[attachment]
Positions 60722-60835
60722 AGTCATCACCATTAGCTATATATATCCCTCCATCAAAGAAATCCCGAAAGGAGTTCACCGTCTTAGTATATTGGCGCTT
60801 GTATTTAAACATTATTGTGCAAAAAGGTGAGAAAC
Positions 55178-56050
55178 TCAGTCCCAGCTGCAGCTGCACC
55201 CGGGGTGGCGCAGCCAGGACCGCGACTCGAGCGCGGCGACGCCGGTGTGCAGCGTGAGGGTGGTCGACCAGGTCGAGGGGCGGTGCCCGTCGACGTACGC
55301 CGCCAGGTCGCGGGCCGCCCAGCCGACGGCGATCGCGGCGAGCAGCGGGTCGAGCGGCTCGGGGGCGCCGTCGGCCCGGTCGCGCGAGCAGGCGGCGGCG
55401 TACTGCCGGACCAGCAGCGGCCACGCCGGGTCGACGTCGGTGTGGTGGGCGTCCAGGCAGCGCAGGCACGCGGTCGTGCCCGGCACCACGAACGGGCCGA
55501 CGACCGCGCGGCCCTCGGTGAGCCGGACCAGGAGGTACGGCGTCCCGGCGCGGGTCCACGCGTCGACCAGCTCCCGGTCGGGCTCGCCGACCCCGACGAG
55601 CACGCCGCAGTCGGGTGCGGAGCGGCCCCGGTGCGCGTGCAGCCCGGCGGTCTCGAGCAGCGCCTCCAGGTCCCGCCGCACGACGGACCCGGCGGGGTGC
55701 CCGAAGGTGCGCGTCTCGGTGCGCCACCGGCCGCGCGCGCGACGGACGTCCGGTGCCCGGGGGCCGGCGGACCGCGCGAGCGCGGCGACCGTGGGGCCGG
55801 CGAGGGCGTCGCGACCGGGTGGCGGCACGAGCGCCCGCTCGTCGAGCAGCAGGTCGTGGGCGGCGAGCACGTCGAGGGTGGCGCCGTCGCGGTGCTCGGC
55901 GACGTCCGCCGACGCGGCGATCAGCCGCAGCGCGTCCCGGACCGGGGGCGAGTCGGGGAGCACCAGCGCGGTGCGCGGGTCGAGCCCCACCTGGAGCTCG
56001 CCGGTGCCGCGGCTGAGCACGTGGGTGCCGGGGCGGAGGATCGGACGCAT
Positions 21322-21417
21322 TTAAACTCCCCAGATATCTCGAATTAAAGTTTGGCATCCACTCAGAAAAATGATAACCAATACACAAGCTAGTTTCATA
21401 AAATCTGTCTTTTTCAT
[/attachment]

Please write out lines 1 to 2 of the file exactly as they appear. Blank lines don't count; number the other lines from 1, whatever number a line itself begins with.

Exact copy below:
Positions 60722-60835
60722 AGTCATCACCATTAGCTATATATATCCCTCCATCAAAGAAATCCCGAAAGGAGTTCACCGTCTTAGTATATTGGCGCTT